button to main menu  Lazy Tour of the Two Idle Apprentices

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Page 21:-
changed,Mr. Goodchild, through having no change of outer garments but broadcloth and velvet, suddenly became a magnificent portent in the Innkeeper's house, a shining frontispiece to the fashions for the month, and a frightful anomaly in the Cumberland village.
  to Wigton
Greatly ashamed of his splendid appearance, the conscious Goodchild quenched it as much as possible, in the shadow of Thomas Idle's ankle, and in a corner of the little covered carriage that started with them for Wigton - a most desirable carriage for any country, except for its having a flat roof and no sides; which caused the plumps of rain accumulating on the roof to play vigourous games of bagatelle into the interior all the way, and to score immensely. It was comfortable to see how the people coming back in open carts from Wigton market made no more of the rain than if it were sunshine; how the Wigton policeman taking a country walk of half-a-dozen miles (apparently for pleasure), in resplendent uniform, accepted saturation as his normal state; how clerks and schoolmasters in black, loitered along the roads without umbrellas, getting varnished at every step; how the Cumberland girls, coming out to look after the Cumberland cows, shook the rain from their eyelashes and laughed it away; and how the rain continued to fall upon all, as it only does fall in hill countries.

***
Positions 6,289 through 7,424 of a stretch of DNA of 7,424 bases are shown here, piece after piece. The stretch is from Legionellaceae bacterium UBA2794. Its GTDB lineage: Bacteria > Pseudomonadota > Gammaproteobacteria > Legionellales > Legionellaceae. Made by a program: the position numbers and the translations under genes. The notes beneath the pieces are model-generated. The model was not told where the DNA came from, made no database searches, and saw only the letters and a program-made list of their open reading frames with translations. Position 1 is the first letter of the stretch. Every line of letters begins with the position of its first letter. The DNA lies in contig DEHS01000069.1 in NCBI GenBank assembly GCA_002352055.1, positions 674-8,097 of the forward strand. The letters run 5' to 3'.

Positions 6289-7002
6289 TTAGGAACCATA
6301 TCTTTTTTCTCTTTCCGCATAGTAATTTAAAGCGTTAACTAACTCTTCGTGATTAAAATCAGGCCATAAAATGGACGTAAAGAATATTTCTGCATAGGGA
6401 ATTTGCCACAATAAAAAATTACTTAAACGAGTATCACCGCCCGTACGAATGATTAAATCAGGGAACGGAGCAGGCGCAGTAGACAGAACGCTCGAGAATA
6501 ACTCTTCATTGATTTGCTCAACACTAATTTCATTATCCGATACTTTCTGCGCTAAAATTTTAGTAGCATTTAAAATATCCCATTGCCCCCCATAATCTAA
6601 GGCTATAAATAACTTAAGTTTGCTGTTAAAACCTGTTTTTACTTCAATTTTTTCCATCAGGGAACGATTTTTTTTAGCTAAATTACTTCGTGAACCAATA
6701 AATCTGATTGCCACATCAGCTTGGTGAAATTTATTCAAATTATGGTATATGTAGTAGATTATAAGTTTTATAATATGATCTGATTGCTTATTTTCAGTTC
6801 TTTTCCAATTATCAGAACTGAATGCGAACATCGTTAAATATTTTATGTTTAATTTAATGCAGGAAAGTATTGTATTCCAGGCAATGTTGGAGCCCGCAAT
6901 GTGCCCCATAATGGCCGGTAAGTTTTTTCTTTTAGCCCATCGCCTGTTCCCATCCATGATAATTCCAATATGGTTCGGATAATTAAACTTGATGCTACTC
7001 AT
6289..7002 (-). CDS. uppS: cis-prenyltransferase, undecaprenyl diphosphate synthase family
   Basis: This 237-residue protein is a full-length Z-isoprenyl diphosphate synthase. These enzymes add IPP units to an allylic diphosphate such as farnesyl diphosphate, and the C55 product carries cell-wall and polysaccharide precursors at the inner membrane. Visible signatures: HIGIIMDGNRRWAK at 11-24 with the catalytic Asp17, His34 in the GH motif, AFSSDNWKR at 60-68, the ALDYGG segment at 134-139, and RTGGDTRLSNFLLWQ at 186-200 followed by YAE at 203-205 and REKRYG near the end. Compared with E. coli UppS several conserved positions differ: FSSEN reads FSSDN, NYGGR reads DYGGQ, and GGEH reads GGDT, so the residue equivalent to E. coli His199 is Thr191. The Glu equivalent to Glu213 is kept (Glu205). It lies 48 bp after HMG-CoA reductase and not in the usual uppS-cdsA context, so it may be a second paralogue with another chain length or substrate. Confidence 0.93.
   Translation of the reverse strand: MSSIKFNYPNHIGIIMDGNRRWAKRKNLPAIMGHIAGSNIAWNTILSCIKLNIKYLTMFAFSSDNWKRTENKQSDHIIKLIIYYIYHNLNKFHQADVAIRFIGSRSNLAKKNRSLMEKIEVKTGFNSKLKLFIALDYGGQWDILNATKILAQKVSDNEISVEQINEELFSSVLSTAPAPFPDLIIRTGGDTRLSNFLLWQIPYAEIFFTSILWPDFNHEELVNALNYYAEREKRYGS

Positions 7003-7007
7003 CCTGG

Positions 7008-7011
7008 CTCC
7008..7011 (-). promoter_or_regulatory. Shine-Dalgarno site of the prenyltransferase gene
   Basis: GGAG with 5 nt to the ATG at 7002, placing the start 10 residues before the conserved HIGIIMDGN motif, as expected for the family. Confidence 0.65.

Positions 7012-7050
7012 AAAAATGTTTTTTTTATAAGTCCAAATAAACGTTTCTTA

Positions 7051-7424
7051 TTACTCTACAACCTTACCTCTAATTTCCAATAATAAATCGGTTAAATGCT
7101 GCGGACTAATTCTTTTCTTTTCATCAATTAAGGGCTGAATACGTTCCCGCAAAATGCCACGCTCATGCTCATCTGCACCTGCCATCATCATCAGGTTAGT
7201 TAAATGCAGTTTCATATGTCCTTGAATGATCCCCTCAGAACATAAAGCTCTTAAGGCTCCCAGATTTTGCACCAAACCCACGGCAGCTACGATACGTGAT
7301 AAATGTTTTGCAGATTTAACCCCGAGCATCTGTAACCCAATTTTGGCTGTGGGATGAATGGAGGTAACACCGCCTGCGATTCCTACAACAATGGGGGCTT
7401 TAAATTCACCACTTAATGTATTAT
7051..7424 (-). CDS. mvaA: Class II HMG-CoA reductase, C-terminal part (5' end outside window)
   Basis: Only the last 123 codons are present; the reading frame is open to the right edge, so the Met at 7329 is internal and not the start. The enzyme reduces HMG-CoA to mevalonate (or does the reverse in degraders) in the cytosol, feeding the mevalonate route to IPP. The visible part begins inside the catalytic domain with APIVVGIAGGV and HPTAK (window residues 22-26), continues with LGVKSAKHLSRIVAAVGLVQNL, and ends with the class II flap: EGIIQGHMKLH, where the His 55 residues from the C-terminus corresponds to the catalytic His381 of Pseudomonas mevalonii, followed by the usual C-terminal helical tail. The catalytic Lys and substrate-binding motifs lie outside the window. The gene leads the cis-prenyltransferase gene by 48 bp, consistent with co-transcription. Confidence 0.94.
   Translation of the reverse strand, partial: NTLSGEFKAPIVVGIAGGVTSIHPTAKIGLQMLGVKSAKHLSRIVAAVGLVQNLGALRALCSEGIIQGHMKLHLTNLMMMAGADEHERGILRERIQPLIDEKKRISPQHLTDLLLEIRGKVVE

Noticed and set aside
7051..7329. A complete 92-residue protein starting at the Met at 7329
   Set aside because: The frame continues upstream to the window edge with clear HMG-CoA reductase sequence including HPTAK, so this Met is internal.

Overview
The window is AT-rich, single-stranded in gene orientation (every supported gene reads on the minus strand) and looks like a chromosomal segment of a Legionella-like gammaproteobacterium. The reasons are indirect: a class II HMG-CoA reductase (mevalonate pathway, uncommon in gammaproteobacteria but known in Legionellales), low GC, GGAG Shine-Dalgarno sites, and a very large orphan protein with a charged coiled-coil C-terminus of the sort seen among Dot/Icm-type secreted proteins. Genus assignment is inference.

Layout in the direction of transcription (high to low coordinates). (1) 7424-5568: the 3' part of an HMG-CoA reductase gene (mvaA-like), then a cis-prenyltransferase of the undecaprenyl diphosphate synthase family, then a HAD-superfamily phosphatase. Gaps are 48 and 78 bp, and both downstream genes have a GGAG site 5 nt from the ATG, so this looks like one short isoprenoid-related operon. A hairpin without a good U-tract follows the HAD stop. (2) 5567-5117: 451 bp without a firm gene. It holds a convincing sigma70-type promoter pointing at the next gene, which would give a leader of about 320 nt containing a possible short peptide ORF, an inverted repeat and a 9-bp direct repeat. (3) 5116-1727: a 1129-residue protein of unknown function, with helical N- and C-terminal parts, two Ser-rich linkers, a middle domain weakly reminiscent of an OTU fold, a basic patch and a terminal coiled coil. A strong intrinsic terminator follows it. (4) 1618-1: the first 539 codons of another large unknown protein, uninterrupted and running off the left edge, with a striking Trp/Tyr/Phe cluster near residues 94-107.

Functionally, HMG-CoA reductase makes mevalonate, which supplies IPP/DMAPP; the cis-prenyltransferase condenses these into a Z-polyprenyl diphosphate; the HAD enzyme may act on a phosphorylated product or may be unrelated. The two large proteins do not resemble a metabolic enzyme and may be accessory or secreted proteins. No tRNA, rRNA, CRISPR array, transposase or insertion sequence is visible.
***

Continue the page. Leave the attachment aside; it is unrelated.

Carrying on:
Wigton market was over, and its bare booths were smoking with rain all down the street. Mr. Thomas Idle, melodramatically carried to the inn's first floor, and laid upon three chairs (he should have had the sofa, if there had been one), Mr. Goodchild went to the window to take an observation of Wigton, and report what he saw to his disabled companion.
"Brother Francis, brother Francis," cried Thomas Idle, "What do you see from the turret?"
"I see," said Brother Francis, "what I hope and believe to be one of the most dismal places ever seen by eyes. I see the houses with their roofs of dull black, their stained fronts, and their dark-rimmed windows, looking as if they were all in mourning. As every little puff of wind comes down the street, I see a perfect train of rain let off along the wooden stalls in the market-place and exploded against me. I see a very big gas lamp in the centre of which I know, by a secret instinct, will not be lighted tonight. I see a pump, with a trivet underneath its
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